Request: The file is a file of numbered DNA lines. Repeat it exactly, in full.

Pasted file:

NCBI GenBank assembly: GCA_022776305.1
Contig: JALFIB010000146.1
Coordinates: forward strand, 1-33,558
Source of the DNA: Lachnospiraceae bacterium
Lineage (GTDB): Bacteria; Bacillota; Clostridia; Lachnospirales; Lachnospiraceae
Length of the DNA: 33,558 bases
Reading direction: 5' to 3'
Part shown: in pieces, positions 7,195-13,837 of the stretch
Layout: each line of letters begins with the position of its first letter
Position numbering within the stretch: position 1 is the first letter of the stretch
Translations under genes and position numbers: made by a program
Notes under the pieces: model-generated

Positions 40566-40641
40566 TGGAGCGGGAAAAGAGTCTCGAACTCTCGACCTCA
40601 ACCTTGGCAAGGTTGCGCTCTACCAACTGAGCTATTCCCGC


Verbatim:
NCBI GenBank assembly: GCA_022776305.1
Contig: JALFIB010000146.1
Coordinates: forward strand, 1-33,558
Source of the DNA: Lachnospiraceae bacterium
Lineage (GTDB): Bacteria; Bacillota; Clostridia; Lachnospirales; Lachnospiraceae
Length of the DNA: 33,558 bases
Reading direction: 5' to 3'
Part shown: in pieces, positions 7,195-13,837 of the stretch
Layout: each line of letters begins with the position of its first letter
Position numbering within the stretch: position 1 is the first letter of the stretch
Translations under genes and position numbers: made by a program
Notes under the pieces: model-generated

Positions 40566-40641
40566 TGGAGCGGGAAAAGAGTCTCGAACTCTCGACCTCA
40601 ACCTTGGCAAGGTTGCGCTCTACCAACTGAGCTATTCCCGC